Marriage and God had saved Newt, which is exactly what the forum’s Christian co-sponsors wanted to hear. One of them, an Iowa group called The Family Leader, dedicated to saving the family from the scourges of homosexuality, infidelity, abortion, “quickie divorce” and Sharia law, urged every candidate to sign “The Marriage Vow: A Declaration of Dependence Upon Marriage and Family.” Neither Cain nor Gingrich signed on (perhaps it was enough that Newt had funneled $150,000 to a campaign in which The Family Leader was prominent, to defeat Iowa Supreme Court justices who’d upheld equal protection for gay couples). The vow’s first item is “personal fidelity to my spouse,” and then it goes on to appropriate the liberals’ language of human rights and resistance to “anti-woman” repression in order to make “faithful heterosexual monogamy” the iron rule.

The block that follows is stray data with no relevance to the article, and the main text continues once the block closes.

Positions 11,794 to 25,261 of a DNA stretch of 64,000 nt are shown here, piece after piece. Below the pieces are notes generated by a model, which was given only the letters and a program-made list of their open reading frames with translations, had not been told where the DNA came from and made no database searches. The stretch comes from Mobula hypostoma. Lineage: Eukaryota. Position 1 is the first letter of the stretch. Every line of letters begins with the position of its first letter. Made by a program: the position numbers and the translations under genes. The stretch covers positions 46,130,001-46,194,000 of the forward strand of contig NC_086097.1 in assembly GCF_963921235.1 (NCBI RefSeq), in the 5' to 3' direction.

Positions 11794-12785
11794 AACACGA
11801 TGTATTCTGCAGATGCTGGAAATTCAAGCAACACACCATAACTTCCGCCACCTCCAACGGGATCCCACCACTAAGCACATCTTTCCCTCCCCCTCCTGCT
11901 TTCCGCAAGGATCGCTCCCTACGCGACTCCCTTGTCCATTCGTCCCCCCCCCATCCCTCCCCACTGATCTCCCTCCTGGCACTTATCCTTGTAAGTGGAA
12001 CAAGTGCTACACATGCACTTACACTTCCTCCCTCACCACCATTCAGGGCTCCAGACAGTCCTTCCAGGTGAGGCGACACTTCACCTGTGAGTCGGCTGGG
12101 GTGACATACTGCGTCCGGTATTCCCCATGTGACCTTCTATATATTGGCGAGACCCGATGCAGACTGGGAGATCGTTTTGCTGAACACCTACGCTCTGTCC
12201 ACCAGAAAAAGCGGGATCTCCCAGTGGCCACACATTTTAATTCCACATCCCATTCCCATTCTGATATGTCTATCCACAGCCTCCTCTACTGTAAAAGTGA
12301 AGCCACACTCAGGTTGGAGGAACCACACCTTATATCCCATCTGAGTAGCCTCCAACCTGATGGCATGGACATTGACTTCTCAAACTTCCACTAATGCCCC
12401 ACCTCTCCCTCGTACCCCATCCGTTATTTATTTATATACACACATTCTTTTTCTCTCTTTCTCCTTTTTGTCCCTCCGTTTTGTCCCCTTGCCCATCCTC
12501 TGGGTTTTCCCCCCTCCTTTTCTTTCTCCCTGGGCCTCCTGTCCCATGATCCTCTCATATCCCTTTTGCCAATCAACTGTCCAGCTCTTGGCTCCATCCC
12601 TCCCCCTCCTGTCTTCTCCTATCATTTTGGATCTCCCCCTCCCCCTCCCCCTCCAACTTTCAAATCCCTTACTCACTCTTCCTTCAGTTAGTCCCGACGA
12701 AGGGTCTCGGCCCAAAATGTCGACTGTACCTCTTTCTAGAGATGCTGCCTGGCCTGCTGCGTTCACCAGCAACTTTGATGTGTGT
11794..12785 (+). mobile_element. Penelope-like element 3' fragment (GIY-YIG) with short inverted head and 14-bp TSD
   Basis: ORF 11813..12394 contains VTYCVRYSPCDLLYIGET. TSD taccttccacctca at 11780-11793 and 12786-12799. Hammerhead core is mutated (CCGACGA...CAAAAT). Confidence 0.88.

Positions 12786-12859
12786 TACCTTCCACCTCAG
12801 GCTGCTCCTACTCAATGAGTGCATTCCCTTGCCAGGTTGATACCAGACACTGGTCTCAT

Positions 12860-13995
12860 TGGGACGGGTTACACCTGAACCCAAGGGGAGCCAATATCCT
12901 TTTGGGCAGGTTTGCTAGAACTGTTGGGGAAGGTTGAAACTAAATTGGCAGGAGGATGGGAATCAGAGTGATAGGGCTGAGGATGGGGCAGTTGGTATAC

Now Cain has fallen from grace, and Newt is the Republican front-runner. For Cain, the specter of a sexual life parallel to marriage—forty-three years with Gloria and thirteen concurrent with Ginger White—was the instant disqualifier. For Gingrich, it is enough that he assume the pose of the Chosen: David to Callista’s Bathsheba, with all the cruelties and mendacity resolved by the Almighty’s favor and a pleasing wife: third time’s a charm. “It doesn’t matter what I do,” Newt once said, as his second wife, Marianne, recalled for an article earlier this year in Esquire. “People need to hear what I have to say. There’s no one else who can say what I can say. It doesn’t matter what I live.” Gingrich sees himself in the line of biblical kings; Cain is just… Cain.

It is not ironic that neither man could hew to faithful monogamy; it is pathetic that once again it takes a scandal to reveal human nature as fundamentally nonmonogamous, and once again humans run from its implications—at least those who fashion the retail story lines.